1974 Huntsville Prison Siege

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The Huntsville Unit, the location of the siege

The 1974 Huntsville Prison Siege was an eleven-day prison uprising that took place from July 24 to August 3, 1974 at the Huntsville Walls Unit of the Texas Department of Corrections in Huntsville, Texas. The standoff was one of the longest hostage-taking sieges in United States history.[1]

Siege[edit]

From July 24 to August 3, 1974, Federico "Fred" Gomez Carrasco and two other inmates laid siege to the education/library building of the Walls Unit. “Fred” Carrasco, the most powerful heroin kingpin in South Texas, was serving a life sentence for the attempted murder of a police officer.[2] He was also suspected in the murder of dozens of people in Mexico and Texas.[1] Having smuggled pistols and ammunition into the prison, he and two other convicts took eleven prison workers and four inmates hostage.[1]

At the precise moment that a one o’clock work bell sounded, Carrasco walked up a ramp to the third-story library and forced several prisoners out at gunpoint. When two guards tried to go up the ramp, Carrasco fired at them. His two accomplices, who were also armed, immediately joined him in the library.[1] The prison warden and the director of the Texas Department of Corrections immediately began negotiations with the convicts. FBI agents and Texas Rangers arrived to assist them, as the media descended on Huntsville.[1] Over the next several days the convicts made a number of demands, such as tailored suits, dress shoes, toothpaste, cologne, walkie-talkies and bulletproof helmets, all of which were provided promptly.[1] With the approval of Texas Governor Dolph Briscoe, an armored getaway car was rolled into the prison courtyard. Carrasco claimed that they were planning to flee to Cuba and appeal to Fidel Castro.[1]

After a grueling eleven-day standoff, the convicts finally made their desperate escape attempt just before 10 PM on Saturday August 3, 1974. They moved out of the library toward the waiting vehicle in a makeshift shield consisting of legal books taped to mobile blackboards that was later dubbed by the press the “Trojan Taco”. Inside the shield were the three convicts and four hostages, while eight other hostages ringed the exterior of the “taco”.[1][2]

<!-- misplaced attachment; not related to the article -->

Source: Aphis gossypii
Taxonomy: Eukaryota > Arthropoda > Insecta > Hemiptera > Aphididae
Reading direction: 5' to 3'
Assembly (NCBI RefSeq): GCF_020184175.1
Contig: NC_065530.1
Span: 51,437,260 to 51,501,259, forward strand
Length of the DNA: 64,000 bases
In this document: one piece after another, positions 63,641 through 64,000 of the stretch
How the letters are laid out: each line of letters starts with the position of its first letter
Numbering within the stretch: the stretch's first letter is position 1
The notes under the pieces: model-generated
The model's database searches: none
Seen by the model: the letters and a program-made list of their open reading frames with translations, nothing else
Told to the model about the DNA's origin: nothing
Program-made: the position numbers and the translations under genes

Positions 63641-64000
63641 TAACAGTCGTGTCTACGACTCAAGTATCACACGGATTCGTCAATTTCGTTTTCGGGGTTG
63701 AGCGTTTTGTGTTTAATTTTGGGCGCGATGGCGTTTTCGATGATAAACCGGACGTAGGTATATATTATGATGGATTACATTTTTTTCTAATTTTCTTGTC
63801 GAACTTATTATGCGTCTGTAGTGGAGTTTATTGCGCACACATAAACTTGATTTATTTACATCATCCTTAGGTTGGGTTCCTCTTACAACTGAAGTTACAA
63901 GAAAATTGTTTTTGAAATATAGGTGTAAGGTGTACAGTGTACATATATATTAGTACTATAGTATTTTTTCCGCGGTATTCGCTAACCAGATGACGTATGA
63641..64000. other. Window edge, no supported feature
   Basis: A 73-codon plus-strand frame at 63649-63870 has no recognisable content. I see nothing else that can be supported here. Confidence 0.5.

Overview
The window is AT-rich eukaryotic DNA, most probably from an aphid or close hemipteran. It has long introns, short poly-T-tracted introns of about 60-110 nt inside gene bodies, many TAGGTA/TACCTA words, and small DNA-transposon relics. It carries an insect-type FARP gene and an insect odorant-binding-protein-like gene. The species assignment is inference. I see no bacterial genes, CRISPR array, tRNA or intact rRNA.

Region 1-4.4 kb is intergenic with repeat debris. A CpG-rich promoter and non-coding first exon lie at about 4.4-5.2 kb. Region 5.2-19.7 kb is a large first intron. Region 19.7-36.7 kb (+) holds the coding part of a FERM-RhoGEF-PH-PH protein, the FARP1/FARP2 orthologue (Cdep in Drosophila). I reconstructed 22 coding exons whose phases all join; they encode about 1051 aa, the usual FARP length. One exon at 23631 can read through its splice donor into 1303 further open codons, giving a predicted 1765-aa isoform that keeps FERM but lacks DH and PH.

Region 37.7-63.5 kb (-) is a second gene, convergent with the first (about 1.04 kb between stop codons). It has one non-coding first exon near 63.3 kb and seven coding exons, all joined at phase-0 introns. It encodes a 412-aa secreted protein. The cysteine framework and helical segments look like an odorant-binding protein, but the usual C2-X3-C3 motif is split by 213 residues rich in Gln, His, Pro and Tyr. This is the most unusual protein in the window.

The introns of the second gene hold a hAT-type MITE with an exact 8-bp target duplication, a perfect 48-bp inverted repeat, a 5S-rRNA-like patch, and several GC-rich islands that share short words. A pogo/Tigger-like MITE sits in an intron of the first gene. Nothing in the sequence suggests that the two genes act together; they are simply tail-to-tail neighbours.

Acting on a prearranged plan, prison guards and Texas Rangers blasted the group with fire hoses. However, a rupture in the hose gave the convicts time to fatally shoot the two women hostages who had volunteered to join the convicts in the armored car.[1] When prison officials returned fire, Carrasco committed suicide and one of his two accomplices was killed.[1] Syndicated columnist Cal Thomas, who was an onsite reporter for Houston’s KPRC-TV at the time, later wrote, “It is a tragedy that two hostages died. It is a miracle all the rest lived.”[3]

The two female hostages who died during the incident were Yvonne Beseda and Julia Standley.[4]

Aftermath[edit]

Cuevas was held at the Ellis Unit while on death row

Ignacio Cuevas, the surviving perpetrator, received the Texas Department of Corrections Death Row ID#526. Cuevas was received as a death row prisoner on May 30, 1975. Cuevas was held at the Ellis Unit, and he was executed on May 23, 1991.[4] Cuevas's last meal request consisted of chicken dumplings, steamed rice, sliced bread, black-eyed peas, and iced tea.[5] Cuevas's last words were "I’m going to a beautiful place. O.K., Warden, roll ‘em."[6]

Cultural references[edit]

Tex-Mex musician Joe "King" Carrasco (born Joe Teusch) adopted the drug king's surname.

"When I was playing with the Mexican bands, they couldn't say Teusch," he says. "That was when Fred Carrasco had tried to break out of Huntsville back in 1974 with a big shootout. Carrasco was killed, so that week the Mexican guys said, "We're going to call you Carrasco."[7]

Los Socios de San Antonio have a tribute song entitled "La Muerte de Fred Gomez Carrasco."

References[edit]

  1. ^ a b c d e f g h i j "PRISONS: Blood Hostages". TIME. August 12, 1974. Retrieved 2011-09-09. 
  2. ^ a b "FY2004 Directory". Texas Department of Criminal Justice. 3 November 2004. Archived from the original on 2004-11-07. Retrieved 2011-09-09. 
  3. ^ William T. Harper. "Book Review: Eleven Days in Hell", Texas Ranger Dispatch Magazine. Retrieved on 2008-07-13.
  4. ^ a b "Ignacio Cuevas." Texas Department of Criminal Justice. Retrieved on December 4, 2010.
  5. ^ "Final Meal Requests." Texas Department of Criminal Justice. October 1, 2003. Retrieved on December 4, 2010.
  6. ^ "Ignacio Cuevas Last Statement." Texas Department of Criminal Justice. Retrieved on December 4, 2010.
  7. ^ JKC Articles

External links[edit]